As mentioned in my intro thread (required this morning so I could do some searching), I am a transplanted NYer stuck in MA pizza hell and have been for over 20 years. I definitely don't mean to offend anyone from MA, including the guy that said he's found some good stuff here - perhaps I haven't looked hard enough - but I just haven't found anything approaching a genuine NY slice.
Maybe I'm a slow learner, but I have been at this on and off for well over a decade - including absorbing everything in this forum for weeks at a time. And tonight... coincidentally the same day I finally actually sign up here, I have unmitigated NY Pizza Success (I think).
I'm incredibly excited. I know most of us here have had intimate relationships with the usual failures - bland flavor, tough crust, pale crust, no rise, bad sauce, too much cheese - but trust me, I am the master of them all.
As also mentioned in my intro post, I am an amateur baker who has perfected (to my mind) bagels, croissants, cheesecake and Italian bread among other things, but never the elusive NY Pie. I've had some hits over the years, the previous best to tonight being one I made with Jim Lahey's no-knead pizza dough. But honestly I have never made anything that made me feel like I was standing on a NY corner outside a shop as a kid in 1987 with orange grease dripping down my shirt. You know?
Tonight's pie was completely my own in terms of recipe, with a great debt owed to the wonderful tips I've read from so many of you through the years (how do you do it, Pete?).
For the dough I used a yeasted Biga (italian starter usually used for italian loaf) to give me a huge head start on flavor, rise and color. And I also used a relatively low gluten flour - a 2/3 combo of King Arthur AP and 1/3 of their now defunct (or changed) Queen Guenevere Cake Flour, to give me something less chewy - probably not completely authentic, I know - but I value flop over chew. Final dough had salt, little bit of sugar, little bit of oil, and about 65% hydration.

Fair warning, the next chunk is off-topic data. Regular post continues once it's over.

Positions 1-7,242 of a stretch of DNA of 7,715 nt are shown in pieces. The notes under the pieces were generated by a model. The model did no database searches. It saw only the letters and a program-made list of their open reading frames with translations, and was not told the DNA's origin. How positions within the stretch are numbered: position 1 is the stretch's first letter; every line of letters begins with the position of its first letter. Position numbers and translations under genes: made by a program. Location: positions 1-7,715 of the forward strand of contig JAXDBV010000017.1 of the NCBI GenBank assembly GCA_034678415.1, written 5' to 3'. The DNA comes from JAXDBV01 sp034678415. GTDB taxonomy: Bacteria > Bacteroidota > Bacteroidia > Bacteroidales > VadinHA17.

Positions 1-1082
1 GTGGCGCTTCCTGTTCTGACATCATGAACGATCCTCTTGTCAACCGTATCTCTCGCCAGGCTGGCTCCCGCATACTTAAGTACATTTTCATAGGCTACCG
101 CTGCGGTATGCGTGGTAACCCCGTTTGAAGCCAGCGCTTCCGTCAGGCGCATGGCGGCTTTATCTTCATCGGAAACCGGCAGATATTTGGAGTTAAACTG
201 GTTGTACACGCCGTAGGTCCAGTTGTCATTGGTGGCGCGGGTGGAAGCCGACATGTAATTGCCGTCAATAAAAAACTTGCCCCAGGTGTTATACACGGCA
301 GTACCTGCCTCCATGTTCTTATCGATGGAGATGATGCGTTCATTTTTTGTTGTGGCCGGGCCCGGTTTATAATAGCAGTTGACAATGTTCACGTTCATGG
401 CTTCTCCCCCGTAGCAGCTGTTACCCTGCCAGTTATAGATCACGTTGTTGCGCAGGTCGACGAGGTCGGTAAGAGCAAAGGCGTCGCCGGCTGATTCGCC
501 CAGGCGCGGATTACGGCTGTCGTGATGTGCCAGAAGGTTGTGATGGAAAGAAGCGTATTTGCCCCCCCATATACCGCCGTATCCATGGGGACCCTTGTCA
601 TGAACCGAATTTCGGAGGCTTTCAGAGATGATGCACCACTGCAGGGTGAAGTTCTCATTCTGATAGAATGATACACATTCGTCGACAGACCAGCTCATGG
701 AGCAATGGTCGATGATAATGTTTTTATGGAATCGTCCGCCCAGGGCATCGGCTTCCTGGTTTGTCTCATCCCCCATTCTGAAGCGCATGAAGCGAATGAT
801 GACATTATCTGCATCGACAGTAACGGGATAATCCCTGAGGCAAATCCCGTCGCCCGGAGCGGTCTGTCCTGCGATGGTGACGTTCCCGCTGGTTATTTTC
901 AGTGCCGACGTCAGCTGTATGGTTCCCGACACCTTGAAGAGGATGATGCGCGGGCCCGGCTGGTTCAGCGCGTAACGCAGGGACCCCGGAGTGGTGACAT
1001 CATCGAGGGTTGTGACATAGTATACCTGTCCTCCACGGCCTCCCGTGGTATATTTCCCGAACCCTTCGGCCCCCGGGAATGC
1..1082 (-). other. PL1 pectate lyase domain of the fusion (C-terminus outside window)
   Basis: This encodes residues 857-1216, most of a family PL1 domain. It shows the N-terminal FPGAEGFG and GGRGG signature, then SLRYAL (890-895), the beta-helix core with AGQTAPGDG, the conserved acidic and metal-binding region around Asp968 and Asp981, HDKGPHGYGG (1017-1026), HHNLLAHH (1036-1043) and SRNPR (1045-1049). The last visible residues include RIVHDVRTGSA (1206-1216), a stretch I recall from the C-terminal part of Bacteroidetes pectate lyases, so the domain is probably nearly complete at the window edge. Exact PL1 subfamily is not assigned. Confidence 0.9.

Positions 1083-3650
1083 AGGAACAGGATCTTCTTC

I also cooked my sauce. DOP San Marzano's through a food mill, strained and drained, with a few little hints of onion powder, garlic powder, salt, a pinch of oregano, and a bit of olive oil and sugar. Simmered partially uncovered for about 25 minutes to develop the tomato flavor. I have found that my oven can't do an uncooked sauce justice, and it just turns out, well, bland. If I was making a margherita, I wouldn't cook it and it would be perfect.
Heated my stone at 550 on bottom rack for 45 minutes. Built the pizza on parchment paper and used my screen to transfer it (and the parchment) to the deck. Cheating, yes... but I have had too many pies go awry, including a couple that ended up hanging off the stone, or actually even face down on the bottom of the 500 degree gas oven. Did I mention I am an "amateur" baker? After about 7 minutes, I pushed my screen between the blackened parchment and the pizza and transferred to the top rack where I gas broiled it for about 90 seconds, continually turning it so as not to frizzle any one part.
It was a floppy, moppy, but not too sloppy success! Yes!
Me and new hand model wifey devoured it and wanted more. She's not a huge pizza fan but she knows and loves NY pizza and agreed that this was it. She wants it again. Sorry for the long post. Thank you for reading. Pics are from phone as of course my camera battery was dead. I had no intention earlier today of sharing my pizza here as I did not expect it to end up like this. Please comment if the moment takes you. Thanks!